Thursday 29 September 2016

Mourinho demands protection for under-fire Costa

Chelsea 2-0 Aston Villa

Matt Law

Published 19/10/2015 | 02:30

Chelsea's Diego Costa attempts to go around Aston Villa's Brad Guzan
Chelsea's Diego Costa attempts to go around Aston Villa's Brad Guzan

Jose Mourinho would not divulge what Diego Costa's "funny plan" had been in the build-up to the must-win game against Aston Villa, but it was clear that the visitors arrived at Stamford Bridge with a strategy to try to wind up the returning striker.

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Micah Richards was the first Villa player to give Costa a shove, Joleon Lescott barged into the back of him and Ashley Westwood was rather less subtle when he aimed a grab in a more sensitive area as the pair grappled on the floor.

Returning from a three-match retrospective ban for throwing an arm at Arsenal's Laurent Koscielny, Costa showed no sign of trying to avoid the battles for which he is so often criticised. But he comfortably took as much as he dished out and shrugged off the shoves, grapples and grabs to lead Chelsea to a much-needed victory.

Costa (27) opened the scoring thanks to a mistake from Villa goalkeeper Brad Guzan, and his attempted cross took a big deflection off Alan Hutton to double Chelsea's advantage.

"I'm pleased he didn't react, but I would be even happier if the people who find his hypothetical or real negative moments were honest the other way, and show and show and show (the incidents)," Mourinho said.

Asked whether Costa had to accept that opponents would try to provoke him, the manager said: "He will get that until people point the finger at them and show the images, reshow the images and have the top pundits speaking about it.

"At this moment, he is the bad guy and if you are telling me that this (provocation) happened today and are already saying that in the next matches they will do the same it is something that is easy to understand.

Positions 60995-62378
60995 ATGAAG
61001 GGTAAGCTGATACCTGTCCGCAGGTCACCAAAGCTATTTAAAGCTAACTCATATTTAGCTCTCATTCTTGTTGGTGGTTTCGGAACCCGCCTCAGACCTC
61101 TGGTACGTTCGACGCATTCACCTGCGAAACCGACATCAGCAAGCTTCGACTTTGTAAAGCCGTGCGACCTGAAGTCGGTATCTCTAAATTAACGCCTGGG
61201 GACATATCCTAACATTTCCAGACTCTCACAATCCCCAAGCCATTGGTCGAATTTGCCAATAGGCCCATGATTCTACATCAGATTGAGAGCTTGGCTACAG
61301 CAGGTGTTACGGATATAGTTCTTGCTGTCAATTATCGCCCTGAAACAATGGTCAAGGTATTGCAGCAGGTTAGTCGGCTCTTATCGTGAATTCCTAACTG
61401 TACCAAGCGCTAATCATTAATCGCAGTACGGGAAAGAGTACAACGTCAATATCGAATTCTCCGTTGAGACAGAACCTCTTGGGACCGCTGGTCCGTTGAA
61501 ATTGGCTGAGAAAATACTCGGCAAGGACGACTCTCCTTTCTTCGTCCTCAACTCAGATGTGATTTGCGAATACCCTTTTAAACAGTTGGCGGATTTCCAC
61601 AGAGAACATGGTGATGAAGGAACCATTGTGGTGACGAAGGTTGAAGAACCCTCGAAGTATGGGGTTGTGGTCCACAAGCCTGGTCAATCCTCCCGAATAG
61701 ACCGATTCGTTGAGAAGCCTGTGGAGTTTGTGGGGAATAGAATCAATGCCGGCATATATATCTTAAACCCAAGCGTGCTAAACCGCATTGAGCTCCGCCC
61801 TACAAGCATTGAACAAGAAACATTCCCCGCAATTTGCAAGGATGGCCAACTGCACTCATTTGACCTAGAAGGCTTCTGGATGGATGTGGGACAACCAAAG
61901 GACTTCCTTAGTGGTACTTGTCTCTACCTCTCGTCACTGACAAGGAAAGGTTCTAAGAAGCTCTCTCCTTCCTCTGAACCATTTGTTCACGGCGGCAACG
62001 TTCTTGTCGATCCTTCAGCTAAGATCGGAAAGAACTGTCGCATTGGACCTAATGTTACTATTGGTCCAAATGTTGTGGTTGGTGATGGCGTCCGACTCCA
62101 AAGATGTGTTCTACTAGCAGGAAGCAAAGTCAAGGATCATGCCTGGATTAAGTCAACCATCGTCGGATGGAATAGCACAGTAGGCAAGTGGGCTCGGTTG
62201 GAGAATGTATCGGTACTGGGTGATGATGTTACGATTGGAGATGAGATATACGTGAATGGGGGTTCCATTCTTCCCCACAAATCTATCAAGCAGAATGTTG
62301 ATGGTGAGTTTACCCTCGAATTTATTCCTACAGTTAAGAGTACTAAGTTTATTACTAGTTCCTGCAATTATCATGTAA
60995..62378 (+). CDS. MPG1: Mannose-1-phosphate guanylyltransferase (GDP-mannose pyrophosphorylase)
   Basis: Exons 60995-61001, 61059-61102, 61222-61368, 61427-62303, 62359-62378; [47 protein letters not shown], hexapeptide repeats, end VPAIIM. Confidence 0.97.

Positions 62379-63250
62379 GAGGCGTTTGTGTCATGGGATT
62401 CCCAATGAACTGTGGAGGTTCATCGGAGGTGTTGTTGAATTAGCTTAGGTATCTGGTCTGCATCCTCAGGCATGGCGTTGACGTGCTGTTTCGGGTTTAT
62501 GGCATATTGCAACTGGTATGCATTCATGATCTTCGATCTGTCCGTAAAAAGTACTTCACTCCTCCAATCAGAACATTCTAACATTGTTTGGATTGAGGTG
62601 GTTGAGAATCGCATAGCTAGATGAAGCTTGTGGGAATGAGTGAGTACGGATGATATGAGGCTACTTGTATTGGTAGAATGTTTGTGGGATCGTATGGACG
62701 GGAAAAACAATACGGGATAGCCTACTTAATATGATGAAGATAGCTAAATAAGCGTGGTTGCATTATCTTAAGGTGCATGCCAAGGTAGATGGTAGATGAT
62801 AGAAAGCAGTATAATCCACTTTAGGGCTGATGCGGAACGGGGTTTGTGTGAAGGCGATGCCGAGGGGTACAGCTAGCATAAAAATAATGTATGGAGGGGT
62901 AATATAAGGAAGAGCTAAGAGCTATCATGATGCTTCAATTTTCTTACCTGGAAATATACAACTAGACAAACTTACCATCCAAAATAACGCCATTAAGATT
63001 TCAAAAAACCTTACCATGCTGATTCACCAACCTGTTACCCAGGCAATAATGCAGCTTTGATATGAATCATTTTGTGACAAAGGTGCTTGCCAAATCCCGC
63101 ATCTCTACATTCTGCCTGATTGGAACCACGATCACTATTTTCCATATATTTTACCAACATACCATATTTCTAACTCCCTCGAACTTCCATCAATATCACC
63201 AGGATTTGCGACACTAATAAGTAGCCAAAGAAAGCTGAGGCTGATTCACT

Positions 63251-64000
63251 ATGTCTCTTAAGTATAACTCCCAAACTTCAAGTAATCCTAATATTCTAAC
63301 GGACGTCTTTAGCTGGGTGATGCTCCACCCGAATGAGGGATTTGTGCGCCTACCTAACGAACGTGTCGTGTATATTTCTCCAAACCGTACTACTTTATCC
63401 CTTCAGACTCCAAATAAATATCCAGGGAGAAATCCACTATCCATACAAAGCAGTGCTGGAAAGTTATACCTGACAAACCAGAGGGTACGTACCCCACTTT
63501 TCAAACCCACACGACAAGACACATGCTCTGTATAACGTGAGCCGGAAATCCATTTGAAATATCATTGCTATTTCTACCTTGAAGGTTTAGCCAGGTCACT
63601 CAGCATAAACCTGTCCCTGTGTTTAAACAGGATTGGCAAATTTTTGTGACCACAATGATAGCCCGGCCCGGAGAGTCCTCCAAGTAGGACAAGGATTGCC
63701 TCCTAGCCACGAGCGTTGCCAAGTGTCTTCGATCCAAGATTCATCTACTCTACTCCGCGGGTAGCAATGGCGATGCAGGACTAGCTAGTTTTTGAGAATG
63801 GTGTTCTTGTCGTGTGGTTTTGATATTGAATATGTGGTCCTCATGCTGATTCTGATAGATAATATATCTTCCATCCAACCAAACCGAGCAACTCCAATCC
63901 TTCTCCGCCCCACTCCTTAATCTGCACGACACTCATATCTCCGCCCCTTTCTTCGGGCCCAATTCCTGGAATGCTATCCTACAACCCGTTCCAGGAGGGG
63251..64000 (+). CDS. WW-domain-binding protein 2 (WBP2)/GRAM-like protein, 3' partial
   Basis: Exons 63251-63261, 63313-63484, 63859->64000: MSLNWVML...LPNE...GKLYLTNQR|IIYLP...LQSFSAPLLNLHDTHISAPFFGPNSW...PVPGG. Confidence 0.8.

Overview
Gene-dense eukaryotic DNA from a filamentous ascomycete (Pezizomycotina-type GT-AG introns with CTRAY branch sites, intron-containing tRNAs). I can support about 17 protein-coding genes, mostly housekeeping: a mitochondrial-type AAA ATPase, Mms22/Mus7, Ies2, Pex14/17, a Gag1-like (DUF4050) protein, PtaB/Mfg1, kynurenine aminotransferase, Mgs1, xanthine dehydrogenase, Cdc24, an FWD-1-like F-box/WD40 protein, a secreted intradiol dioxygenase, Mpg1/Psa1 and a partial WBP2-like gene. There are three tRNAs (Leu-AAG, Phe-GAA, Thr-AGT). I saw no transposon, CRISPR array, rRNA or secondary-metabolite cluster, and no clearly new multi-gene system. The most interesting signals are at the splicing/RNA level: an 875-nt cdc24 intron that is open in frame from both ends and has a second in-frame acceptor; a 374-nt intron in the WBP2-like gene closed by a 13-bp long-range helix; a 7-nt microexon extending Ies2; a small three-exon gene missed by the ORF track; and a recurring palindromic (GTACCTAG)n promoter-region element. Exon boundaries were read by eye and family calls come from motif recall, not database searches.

"If it's easy to understand, then show it. What you learn is the big desire for people to find the negative things on Diego. He clearly knows that."

Chelsea officials had been surprised that Costa had been willing to risk his own reputation by admitting he returned to pre-season overweight as a way to try to relieve the pressure on Mourinho after the Southampton defeat.

Ahead of the Villa game, Costa lightened the mood with what Mourinho described as a "funny plan" for his team-mates, although the exact nature of the joke remained very much in-house.

He led by example on the pitch as well, not just with his goal but also in the way he chased, harried and sacrificed himself for his team-mates.

In Costa, Mourinho knows he has a rare beast - a star player who is willing to put himself on the line and the team first.

"Of course we need Diego," Mourinho said. "When we lose him we're a bit in trouble because the team always depends on a striker like him, from a character and personality like him. So when we don't (have him), of course we miss him.

"The character, the personality, the movement, the starting pressure (high) up to stretch the game when the team is under pressure, to ask for the ball in the space, to let the team come out of the pressure zones.

"He has a lot of tactical quality the team needs. Diego isn't a leader in the dressing-room, he doesn't even speak English well, but in the game, the way he plays, the way he gives his body to the cause, it is always punished, is brilliant."

The victory against Villa was Mourinho's 200th in charge of Chelsea and may help to ensure that he is around long enough to significantly add to that number.

Asked if he was proud of winning 200 games as Chelsea manager, Mourinho said: "I didn't know. It's a better record than some pundits, when they were managers or players."

Telegraph.co.uk

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